August 2017 Reading Goals

A new month is upon us and with it brings new selection of books to read. I'm usually not the type to be so forthcoming and plan ahead my reading schedule (I meander by nature when it comes to books). Books come when and where they do, often without my control or foreknowledge. Occasionally I … Continue reading August 2017 Reading Goals

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Arundhati Roy on “the only dream worth having”

Arundhati Roy's non-fiction pieces are smart, polemic, and courageous. In her fiction, Roy tackles family dynamics, but her non-fiction tackles governments and big institutions alike. In her book The Cost of Living, there are two essays, one on Big Dams, titled "The Greater Common Good", and other other, titled "The End of Imagination" is on nuclear … Continue reading Arundhati Roy on “the only dream worth having”

Was William M. Thackeray a feminist?

I just finished reading Thackeray's most well-known novel Vanity Fair. The question as to whether Thackeray's Vanity Fair is a feminist novel has been sticking in my mind for a while now? And even further, so what constitutes a "feminist" novel? Thackeray's portrayal of women, complicated women makes for a good case: wily Becky Sharp and gentler … Continue reading Was William M. Thackeray a feminist?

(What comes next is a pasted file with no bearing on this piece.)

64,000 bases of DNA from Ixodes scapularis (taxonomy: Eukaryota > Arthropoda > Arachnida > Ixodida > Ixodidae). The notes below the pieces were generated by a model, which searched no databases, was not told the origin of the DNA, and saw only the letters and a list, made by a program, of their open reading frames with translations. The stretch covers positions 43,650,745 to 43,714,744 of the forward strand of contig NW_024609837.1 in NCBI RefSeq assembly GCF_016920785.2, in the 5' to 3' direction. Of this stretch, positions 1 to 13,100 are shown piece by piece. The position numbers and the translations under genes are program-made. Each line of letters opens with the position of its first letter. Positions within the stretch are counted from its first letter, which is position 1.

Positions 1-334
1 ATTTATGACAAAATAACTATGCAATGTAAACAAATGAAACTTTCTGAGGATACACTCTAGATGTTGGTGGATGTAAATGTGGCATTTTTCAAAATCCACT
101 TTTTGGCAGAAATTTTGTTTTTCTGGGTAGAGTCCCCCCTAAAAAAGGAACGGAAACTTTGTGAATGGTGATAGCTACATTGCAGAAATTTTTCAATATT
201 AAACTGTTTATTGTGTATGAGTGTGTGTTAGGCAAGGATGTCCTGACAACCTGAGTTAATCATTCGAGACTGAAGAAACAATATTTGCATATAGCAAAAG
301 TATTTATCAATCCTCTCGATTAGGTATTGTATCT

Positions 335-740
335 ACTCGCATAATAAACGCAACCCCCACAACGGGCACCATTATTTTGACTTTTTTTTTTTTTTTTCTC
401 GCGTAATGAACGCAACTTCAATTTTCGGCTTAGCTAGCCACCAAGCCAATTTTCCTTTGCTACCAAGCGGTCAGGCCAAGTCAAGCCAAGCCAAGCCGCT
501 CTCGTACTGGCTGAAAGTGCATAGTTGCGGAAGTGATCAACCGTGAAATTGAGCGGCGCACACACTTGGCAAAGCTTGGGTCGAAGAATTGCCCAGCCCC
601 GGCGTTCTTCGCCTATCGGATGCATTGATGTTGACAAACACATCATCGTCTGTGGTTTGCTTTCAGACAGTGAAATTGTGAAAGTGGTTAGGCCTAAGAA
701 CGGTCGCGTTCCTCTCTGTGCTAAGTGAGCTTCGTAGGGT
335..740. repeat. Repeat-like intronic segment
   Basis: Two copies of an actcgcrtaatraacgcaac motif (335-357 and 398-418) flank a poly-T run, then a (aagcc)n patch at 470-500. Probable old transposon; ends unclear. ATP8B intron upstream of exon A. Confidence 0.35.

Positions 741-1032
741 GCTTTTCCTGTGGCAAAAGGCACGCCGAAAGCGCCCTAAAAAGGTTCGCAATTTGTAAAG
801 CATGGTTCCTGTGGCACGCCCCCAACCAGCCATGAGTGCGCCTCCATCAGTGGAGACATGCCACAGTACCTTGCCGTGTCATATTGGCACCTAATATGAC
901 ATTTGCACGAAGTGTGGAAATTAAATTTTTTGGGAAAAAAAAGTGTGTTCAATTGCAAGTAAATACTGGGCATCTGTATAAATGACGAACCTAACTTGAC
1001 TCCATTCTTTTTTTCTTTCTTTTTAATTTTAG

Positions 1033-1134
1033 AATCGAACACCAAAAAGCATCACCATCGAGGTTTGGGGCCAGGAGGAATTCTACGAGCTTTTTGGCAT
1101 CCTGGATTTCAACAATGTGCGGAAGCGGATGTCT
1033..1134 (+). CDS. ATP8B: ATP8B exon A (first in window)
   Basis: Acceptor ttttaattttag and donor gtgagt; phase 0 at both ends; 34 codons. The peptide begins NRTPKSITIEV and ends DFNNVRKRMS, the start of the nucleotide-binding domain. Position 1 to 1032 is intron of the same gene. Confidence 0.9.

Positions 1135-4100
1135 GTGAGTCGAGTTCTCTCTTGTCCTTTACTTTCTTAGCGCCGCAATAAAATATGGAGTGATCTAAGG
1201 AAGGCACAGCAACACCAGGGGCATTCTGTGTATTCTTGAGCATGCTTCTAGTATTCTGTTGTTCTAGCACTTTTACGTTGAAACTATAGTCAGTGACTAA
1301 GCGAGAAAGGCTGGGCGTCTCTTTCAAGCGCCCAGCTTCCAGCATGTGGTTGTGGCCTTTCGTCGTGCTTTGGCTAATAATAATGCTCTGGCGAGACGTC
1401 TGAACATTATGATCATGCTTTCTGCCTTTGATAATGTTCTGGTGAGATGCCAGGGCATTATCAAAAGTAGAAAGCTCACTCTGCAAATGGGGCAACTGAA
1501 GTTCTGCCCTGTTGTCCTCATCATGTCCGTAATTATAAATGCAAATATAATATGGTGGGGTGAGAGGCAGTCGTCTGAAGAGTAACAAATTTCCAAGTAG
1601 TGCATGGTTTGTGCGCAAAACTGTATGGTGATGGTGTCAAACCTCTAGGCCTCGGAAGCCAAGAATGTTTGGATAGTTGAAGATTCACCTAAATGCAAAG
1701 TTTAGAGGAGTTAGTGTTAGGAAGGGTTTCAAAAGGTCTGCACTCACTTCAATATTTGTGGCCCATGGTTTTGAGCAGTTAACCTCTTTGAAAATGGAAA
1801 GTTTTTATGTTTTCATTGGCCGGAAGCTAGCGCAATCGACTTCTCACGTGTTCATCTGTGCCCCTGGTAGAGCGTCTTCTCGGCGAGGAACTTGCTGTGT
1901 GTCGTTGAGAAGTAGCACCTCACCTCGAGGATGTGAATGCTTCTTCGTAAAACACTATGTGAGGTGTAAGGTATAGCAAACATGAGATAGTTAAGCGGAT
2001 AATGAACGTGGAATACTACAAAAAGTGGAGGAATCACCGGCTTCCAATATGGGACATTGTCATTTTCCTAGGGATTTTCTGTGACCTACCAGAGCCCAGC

The “creative act” of reading

I'm backlogged like you wouldn't believe, but here it is: this week's Inspiration post. In a recent and in-depth interview with PW.org, or the Poets and Writers Magazine, Laura Miller of Slate magazine, and the co-founder of Salon, an online-only magazine, Miller was asked about her reason for writing about writing (and reading) for a literary column. Her answer … Continue reading The “creative act” of reading